By 2006, the aging fan system was causing recurring maintenance problems, even though the motor had been changed more than once. Furthermore, with no redundancy in the system, a major breakdown was becoming a real concern. In an area of a hospital dedicated specifically to surgery, a fan failure could have been a recipe for chaos. Surgical procedures might well have been interrupted for months.

On the other hand, installing a brand new single fan unit or a rooftop system would have entailed a huge investment and also caused prolonged disturbance in the Surgery Center. Relocating vulnerable patients or delaying surgeries during the lengthy installation process were unacceptable options.

The challenge was formidable — First, find the most technologically advanced air handling solution available, one with plenty of redundancy, and built to require minimal maintenance over the years. Second, get it installed and operational within a record-breaking timeframe.

“The Knockdown Air Handler with a FANWALL array can be connected to existing ductwork, making it a cost-efficient retrofit. The auxiliary components are easy to install and, once assembled, the air handler delivers maximum energy efficiency and low noise performance.”

Knock-down Air Handler with FANWALL Solution

The solution came from Long Island-based Gil-Bar Industries. The firm recommended the installation of a Knockdown Air Handler with a FANWALL array.

A FANWALL system is an array of smaller and highly efficient aluminum air foil bladed fans driven with a variable-speed drive. It delivers the required airflow in an air handler or built-up fan system. A fan array enables engineers to optimize the motor horsepower for any particular application, while reducing the overall unit length. In addition, FANWALL arrays have significantly lower operating sound power ratings versus comparable fans, which can often eliminate the need for attenuators that can increase static pressure losses and reduce efficiency.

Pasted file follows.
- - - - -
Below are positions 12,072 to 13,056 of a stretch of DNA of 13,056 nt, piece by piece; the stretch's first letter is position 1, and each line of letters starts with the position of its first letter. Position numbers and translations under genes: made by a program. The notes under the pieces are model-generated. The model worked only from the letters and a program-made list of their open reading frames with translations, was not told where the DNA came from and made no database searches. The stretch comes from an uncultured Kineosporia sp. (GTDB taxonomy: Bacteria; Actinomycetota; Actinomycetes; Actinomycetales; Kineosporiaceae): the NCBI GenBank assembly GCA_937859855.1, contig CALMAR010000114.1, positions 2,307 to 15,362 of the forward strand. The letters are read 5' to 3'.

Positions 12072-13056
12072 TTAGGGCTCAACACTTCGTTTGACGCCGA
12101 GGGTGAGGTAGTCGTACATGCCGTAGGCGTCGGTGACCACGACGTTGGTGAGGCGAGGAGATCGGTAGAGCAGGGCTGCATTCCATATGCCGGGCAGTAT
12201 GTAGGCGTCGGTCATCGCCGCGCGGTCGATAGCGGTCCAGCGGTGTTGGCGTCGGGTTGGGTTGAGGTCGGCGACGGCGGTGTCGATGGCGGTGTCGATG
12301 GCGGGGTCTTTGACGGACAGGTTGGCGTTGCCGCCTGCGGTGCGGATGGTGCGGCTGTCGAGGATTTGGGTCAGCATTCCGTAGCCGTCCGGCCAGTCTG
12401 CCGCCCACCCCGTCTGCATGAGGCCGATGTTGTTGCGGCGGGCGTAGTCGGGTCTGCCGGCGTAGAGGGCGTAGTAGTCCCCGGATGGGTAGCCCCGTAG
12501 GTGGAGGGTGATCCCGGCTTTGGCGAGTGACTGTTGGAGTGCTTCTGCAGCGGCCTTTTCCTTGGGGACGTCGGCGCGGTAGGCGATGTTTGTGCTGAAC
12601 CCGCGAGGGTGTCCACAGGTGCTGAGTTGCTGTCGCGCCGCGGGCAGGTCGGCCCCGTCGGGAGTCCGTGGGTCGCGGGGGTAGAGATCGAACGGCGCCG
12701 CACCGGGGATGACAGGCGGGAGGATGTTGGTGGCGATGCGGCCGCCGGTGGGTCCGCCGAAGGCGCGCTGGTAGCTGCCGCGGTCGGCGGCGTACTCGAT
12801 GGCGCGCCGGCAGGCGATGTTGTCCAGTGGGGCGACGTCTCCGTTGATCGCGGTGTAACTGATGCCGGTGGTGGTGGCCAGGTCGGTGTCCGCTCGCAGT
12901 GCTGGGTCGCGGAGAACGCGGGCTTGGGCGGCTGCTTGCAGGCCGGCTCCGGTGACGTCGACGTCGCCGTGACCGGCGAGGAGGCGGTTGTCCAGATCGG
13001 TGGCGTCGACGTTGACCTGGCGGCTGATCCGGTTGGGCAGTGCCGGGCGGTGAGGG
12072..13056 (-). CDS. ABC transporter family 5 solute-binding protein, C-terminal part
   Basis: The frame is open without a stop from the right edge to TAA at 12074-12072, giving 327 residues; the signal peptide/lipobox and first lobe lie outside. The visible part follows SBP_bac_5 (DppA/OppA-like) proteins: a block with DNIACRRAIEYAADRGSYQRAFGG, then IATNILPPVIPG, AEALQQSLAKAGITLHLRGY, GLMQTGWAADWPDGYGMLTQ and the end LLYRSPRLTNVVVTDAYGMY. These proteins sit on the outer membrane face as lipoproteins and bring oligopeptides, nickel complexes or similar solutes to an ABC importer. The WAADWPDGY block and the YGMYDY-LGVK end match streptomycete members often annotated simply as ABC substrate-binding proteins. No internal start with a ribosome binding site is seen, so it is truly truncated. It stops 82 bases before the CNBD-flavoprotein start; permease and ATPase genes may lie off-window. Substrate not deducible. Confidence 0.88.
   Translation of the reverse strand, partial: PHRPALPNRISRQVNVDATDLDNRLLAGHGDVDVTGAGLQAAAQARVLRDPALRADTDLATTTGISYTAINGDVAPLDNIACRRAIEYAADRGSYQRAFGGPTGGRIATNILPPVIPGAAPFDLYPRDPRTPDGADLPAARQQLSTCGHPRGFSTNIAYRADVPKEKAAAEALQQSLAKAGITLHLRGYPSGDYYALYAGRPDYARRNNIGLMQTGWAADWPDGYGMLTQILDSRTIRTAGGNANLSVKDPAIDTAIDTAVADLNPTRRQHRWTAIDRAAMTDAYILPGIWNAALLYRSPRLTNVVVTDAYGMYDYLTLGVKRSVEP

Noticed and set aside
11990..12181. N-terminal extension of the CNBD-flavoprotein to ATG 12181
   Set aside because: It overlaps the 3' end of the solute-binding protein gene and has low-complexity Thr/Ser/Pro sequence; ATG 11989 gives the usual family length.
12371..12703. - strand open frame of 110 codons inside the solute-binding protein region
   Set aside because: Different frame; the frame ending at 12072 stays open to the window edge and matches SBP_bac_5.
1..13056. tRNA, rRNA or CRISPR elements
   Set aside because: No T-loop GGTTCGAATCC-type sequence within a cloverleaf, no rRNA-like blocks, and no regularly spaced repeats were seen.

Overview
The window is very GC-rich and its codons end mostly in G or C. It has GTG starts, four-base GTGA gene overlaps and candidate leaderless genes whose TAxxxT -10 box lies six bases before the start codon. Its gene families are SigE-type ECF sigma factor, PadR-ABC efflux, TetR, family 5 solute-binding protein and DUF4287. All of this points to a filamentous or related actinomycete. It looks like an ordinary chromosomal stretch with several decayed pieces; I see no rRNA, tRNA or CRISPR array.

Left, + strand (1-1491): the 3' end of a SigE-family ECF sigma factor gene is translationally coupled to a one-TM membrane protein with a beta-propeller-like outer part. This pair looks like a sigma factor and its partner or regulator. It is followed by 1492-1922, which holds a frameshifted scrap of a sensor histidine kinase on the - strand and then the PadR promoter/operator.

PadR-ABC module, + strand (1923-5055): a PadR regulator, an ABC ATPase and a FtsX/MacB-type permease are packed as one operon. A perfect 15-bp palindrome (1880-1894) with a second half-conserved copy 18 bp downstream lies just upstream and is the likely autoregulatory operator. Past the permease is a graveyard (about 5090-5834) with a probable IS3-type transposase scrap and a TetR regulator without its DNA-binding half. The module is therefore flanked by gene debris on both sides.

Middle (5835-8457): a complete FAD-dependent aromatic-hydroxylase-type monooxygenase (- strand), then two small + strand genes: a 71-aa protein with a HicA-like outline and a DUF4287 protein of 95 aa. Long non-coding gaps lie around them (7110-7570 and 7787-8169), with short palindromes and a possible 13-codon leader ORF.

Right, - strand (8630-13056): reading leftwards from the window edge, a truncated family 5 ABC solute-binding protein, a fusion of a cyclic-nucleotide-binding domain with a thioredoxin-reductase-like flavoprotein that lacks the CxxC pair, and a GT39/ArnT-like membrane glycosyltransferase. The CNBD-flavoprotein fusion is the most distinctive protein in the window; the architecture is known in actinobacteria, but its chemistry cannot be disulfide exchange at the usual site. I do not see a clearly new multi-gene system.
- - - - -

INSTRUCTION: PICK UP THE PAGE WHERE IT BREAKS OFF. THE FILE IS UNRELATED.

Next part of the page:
The built-in redundancy in a FANWALL array is one of its most important features. If one fan fails, only that portion of the airflow is lost, unlike single fan systems where the entire air handler goes offline. Moreover, the loss of airflow from one fan can be offset by increasing the speed of the remaining fans.

According to Gil-Bar’s Alan Stefanac, “The Knockdown Air Handler with a FANWALL array can be connected to existing ductwork, making it a cost-efficient retrofit. The auxiliary components are easy to install and, once assembled, the air handler delivers maximum energy efficiency and low noise performance.”